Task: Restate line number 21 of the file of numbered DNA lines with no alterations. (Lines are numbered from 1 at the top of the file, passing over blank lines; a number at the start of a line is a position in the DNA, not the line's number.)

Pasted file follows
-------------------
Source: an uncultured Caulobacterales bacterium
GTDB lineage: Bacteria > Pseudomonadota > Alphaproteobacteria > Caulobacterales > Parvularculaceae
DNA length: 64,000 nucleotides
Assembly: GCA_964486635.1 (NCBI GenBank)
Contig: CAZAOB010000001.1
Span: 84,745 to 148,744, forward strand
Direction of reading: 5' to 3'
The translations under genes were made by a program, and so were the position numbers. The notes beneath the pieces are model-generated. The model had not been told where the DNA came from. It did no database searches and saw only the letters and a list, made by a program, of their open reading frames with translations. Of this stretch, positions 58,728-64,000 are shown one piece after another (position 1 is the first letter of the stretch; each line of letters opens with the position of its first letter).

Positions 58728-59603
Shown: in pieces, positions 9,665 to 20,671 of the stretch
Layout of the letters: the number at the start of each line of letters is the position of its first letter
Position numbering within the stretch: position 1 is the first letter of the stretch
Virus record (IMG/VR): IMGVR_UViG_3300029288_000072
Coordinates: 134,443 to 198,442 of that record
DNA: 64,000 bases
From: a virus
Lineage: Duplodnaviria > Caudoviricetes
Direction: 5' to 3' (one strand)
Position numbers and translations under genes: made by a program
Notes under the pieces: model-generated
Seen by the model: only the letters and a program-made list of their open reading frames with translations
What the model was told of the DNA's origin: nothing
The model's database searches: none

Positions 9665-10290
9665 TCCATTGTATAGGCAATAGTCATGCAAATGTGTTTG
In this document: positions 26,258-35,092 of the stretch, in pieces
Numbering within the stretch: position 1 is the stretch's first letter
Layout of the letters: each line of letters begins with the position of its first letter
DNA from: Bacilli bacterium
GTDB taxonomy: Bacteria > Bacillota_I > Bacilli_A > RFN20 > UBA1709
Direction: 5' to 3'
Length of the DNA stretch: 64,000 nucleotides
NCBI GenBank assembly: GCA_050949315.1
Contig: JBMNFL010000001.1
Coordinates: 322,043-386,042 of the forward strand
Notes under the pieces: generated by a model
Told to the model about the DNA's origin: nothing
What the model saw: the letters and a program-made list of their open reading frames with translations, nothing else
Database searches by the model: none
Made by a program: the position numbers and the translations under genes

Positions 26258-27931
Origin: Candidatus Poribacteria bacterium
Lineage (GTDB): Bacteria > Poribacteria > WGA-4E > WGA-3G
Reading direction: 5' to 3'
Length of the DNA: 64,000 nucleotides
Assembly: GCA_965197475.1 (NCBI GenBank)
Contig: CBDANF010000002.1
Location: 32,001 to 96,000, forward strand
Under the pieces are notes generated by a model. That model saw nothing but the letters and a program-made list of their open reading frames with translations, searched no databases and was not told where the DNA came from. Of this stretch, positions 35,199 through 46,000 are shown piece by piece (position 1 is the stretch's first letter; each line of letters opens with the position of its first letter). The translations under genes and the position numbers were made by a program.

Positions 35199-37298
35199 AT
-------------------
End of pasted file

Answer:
Seen by the model: only the letters and a program-made list of their open reading frames with translations